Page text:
I enjoyed this memoir, but of all that I have read I would place this in the middle. Domenica's accounting of her childhood and abuse in some places is left somewhat ambiguous. She also jumps around a lot from one part of her life to another without logical transition. I did like her writing style and find it remarkable that she conquered her childhood demons.
Beverly D. (Palm Harbor, FL)
ANOTHER addiction memoir....
I liked this memoir because of the writing, not the story so I gave it 3 instead of a two. Guess there has been one too many addiction memoirs out there and I don't need to read another one where a gifted kid overcame her surroundings. The writing, however, is clean and precise... sometimes witty and incisive; very readable. I did have an issue with the non-chronological sequences of her story. I will be looking forward to her next effort.
The mother-daughter relationship has been hashed over many times and I believe that there is a very good reason. We are all trying to understand our relationships with our relatives and trying to survive them. Some people have good relationships with their parents but even at the best of times family can drive us crazy. To what degree and what ends to we let them rule our lives after we turn 18? This is a story about coming to terms with what we could not control as children and accepting all that has happened to us. There will always be tensions between mothers and daughters. Yes, that sounds like a story that has been told but everyone's story is different. If you are trying to understand your own relationship with your parents or which way to turn your life you will enjoy this story. If you just want to understand how other people really grew up you will too. I will say there I got lost at a few points when it goes back and forth in time with no leading into where you are going and that was a little frustrating. But I know one thing Ms. Ruta was not alone in the way she was raised and many of us have been too quiet on admitting and overcoming it. If we want a different relationship with our own children then we must face this.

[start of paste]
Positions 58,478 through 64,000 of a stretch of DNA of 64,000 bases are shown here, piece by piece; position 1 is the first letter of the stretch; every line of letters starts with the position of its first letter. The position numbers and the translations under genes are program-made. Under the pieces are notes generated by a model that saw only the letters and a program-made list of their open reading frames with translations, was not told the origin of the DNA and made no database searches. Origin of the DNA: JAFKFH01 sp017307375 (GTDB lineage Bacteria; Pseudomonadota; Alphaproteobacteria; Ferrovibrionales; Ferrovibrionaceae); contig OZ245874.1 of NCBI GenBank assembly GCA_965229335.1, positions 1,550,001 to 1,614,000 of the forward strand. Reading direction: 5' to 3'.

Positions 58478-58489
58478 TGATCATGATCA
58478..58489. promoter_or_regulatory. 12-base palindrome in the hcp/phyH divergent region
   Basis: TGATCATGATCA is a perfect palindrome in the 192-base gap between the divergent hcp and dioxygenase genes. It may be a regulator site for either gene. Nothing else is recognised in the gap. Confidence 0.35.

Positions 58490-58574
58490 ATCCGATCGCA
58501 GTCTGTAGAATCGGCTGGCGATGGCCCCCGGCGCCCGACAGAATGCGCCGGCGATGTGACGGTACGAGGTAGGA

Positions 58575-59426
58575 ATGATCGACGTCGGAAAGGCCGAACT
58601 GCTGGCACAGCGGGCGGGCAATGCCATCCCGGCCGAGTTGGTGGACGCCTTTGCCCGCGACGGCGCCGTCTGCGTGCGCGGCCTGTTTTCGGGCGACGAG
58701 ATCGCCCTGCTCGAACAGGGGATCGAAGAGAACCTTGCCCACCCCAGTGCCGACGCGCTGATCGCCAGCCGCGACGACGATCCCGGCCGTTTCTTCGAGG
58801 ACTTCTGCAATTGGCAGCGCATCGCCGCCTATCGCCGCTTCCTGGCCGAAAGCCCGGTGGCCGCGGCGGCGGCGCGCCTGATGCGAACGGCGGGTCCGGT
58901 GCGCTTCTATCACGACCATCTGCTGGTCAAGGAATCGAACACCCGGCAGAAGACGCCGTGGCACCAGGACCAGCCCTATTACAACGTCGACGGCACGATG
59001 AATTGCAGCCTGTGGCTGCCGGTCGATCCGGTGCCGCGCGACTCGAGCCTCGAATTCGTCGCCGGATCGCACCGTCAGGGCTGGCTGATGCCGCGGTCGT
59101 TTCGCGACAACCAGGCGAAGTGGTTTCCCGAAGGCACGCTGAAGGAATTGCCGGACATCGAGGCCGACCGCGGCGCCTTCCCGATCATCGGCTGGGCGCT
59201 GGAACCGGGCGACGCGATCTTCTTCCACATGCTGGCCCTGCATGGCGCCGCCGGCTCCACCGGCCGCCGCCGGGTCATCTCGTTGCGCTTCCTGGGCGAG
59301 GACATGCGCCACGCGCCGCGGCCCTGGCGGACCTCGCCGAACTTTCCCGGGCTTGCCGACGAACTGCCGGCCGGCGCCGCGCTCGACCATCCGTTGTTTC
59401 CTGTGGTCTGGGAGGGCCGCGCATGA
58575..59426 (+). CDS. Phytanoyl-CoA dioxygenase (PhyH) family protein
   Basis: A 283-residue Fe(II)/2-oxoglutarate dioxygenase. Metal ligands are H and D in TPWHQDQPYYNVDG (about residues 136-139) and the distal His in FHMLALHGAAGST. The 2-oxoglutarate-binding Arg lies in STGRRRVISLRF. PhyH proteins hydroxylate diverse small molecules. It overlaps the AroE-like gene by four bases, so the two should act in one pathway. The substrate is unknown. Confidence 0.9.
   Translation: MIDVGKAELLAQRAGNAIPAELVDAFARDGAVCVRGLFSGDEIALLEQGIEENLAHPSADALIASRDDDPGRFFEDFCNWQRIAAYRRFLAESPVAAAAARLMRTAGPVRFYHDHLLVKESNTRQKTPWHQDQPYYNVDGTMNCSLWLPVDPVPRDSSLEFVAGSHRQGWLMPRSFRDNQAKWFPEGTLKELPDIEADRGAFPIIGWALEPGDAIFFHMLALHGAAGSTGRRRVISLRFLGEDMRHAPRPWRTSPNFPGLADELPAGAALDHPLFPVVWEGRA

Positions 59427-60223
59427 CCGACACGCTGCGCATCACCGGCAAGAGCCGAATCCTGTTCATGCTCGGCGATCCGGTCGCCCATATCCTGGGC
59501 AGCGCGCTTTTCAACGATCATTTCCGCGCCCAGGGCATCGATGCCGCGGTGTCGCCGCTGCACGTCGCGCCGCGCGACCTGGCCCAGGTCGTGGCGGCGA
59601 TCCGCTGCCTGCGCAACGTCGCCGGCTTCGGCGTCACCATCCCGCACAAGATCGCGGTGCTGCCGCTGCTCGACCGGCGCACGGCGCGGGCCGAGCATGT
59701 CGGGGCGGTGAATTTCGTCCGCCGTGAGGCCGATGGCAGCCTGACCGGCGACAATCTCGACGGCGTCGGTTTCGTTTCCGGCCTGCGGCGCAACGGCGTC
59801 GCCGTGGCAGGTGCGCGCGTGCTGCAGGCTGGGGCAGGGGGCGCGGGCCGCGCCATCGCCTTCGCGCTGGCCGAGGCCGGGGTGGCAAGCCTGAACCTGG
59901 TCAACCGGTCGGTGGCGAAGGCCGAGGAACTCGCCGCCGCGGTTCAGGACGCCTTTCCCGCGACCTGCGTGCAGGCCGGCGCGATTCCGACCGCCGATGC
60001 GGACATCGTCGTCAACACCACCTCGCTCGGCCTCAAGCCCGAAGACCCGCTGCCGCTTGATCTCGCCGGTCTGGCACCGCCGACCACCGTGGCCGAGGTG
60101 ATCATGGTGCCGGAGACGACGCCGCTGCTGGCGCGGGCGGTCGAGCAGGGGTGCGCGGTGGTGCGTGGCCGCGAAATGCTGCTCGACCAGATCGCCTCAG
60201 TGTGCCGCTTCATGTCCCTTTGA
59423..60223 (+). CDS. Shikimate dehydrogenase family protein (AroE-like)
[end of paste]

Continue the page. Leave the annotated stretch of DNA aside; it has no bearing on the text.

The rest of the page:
Michele W. (Kiawah Island, SC)
Too high up
Domenica Ruta is a courageous woman, and an admirable fighter for her own life. With or Without You is the story of her first 30 years and her struggle to recover from an abusive childhood. Nikki uses humor and her great intelligence to protect herself when her family, especially her mother, exposes her to harm. Even while she understands her mother's flaws, she is strongly connected to her. She frees herself by stages, and as Nikki's alcoholism grows worse and worse, she inches towards a decision in favor of survival. Nikki's story is sadly familiar. She is an insightful writer who has learned to hide her feelings so thoroughly that she tells her own story from 30,000 feet, as it were. I don't know if Nikki will ever come to terms with her feelings, and if she does, she might just choose to keep it to herself. I would love to hear from her again in this or any other format, but on the basis of her first book, I would especially like to see her try fiction.